Nieman Foundation at Harvard
Amazon calls it quits on newspaper and magazine subscriptions for Kindle and print
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May 17, 2011, 6 p.m.

Links on Twitter: WaPo disputes Drudge, Google News adds a blog filter, St. Pete Times acquires a TwitPic

Copyright enforcer Righthaven finds itself on the defendant’s side of a class-action suit »

How the St. Pete Times scored rights to an amazing cellphone photo of the Endeavour launch (for $100) »

Reporters Without Borders is “very concerned” about Dorothy Parvaz (Nieman ’09), missing almost 3 weeks #freedorothy »

“Thirty independent community news sites have banded together to tell the world, in effect, ‘We are not Patch.'” »

Sort of like Google’s +1 button, Bing adds Facebook’s “Like” to search results »

MT @zseward: Google News letting users filter out “blogs” is what I feared when I wrote this in 2009: »

Who owns your tweets? »

The drumbeat continues: @dsearls asks why (most) mainstream media don’t link to sources »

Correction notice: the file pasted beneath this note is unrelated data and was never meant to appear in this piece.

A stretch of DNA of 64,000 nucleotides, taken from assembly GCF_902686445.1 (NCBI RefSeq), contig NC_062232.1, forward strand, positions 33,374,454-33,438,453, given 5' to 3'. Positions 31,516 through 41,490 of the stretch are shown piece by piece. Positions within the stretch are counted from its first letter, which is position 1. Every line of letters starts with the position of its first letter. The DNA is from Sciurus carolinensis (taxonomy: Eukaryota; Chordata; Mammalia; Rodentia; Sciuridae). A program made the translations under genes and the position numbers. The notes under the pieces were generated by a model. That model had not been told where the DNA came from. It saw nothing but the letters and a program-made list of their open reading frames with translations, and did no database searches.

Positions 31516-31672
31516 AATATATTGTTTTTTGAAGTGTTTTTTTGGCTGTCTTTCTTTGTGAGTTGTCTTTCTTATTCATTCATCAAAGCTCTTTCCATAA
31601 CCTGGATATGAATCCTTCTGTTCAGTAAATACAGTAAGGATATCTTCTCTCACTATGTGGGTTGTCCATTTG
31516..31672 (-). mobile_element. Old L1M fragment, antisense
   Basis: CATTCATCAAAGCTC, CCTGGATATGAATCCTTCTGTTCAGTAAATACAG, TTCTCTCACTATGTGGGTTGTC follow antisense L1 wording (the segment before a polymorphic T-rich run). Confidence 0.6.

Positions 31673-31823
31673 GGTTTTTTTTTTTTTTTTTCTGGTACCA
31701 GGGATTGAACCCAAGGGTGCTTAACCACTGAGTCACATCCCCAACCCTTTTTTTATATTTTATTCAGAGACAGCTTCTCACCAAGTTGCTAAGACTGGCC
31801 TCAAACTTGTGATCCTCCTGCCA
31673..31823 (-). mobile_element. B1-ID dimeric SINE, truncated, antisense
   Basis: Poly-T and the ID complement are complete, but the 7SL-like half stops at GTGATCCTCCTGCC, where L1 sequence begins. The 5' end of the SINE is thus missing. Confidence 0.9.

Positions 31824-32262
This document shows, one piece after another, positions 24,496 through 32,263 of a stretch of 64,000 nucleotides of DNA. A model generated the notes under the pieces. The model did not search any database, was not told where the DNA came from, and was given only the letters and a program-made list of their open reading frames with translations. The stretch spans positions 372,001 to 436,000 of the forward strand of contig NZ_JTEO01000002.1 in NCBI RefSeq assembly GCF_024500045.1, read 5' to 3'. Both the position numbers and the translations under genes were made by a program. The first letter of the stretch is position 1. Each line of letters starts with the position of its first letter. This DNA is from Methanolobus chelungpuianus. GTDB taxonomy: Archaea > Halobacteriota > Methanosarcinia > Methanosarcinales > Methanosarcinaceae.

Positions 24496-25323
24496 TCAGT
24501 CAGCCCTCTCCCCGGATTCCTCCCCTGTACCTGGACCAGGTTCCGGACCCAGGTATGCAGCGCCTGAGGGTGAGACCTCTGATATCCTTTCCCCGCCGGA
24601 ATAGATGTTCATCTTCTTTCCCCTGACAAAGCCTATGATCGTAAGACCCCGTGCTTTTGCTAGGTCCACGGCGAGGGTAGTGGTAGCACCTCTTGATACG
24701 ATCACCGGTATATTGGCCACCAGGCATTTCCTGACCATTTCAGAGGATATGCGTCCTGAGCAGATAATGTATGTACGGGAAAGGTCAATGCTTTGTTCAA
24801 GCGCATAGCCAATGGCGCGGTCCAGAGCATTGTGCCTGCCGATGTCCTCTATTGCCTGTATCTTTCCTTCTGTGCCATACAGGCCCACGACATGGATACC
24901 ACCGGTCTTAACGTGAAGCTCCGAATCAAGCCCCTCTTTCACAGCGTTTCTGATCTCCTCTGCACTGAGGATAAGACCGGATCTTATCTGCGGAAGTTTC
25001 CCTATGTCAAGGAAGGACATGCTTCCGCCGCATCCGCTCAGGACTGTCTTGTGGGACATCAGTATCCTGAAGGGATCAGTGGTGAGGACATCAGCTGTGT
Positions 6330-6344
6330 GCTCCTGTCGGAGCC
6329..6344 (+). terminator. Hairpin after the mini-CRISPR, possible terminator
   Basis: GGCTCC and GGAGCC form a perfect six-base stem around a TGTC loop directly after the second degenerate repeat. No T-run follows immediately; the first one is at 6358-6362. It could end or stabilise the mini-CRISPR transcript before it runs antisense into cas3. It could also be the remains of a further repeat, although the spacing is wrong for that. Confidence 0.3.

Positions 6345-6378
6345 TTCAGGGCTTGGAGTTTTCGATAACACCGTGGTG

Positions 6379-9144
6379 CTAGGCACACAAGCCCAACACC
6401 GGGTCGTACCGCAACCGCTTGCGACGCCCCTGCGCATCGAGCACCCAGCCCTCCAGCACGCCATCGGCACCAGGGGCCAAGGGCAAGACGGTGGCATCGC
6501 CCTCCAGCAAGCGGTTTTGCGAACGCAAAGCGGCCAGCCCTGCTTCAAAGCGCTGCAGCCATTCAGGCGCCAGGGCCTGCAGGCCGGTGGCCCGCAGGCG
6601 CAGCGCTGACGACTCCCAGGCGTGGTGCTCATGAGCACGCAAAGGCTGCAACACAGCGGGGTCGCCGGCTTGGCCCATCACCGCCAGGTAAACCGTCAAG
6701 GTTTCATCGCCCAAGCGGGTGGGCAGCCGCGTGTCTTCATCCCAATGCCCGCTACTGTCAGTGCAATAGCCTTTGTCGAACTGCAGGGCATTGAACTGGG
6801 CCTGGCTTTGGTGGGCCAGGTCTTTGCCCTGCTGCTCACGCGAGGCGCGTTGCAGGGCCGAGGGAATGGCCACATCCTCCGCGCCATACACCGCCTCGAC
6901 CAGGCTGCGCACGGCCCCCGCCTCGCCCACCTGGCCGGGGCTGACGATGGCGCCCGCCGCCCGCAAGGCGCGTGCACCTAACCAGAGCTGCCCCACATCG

Google News now allows readers to filter out press releases and blogs »

The Washington Post is disputing Drudge’s effect on its web traffic »

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Amazon calls it quits on newspaper and magazine subscriptions for Kindle and print
One Redditor: “I actually enjoy reading my local newspaper when it’s on the Kindle as opposed to the paper’s poorly designed website and frequently broken app.”
The Gary Lineker tweet scandal shows how the BBC has struggled to adapt to the social media age
Can “impartiality” be required from all actors, musicians, scientists, or sport pundits appearing on the BBC without thwarting the principle of free speech?
Journalists should be looking for undocumented APIs. Here’s how to start.
“Especially in circumstances when data is not accessible otherwise, finding an undocumented API can be the key to allowing us to do an investigation — by finding public access to the data.”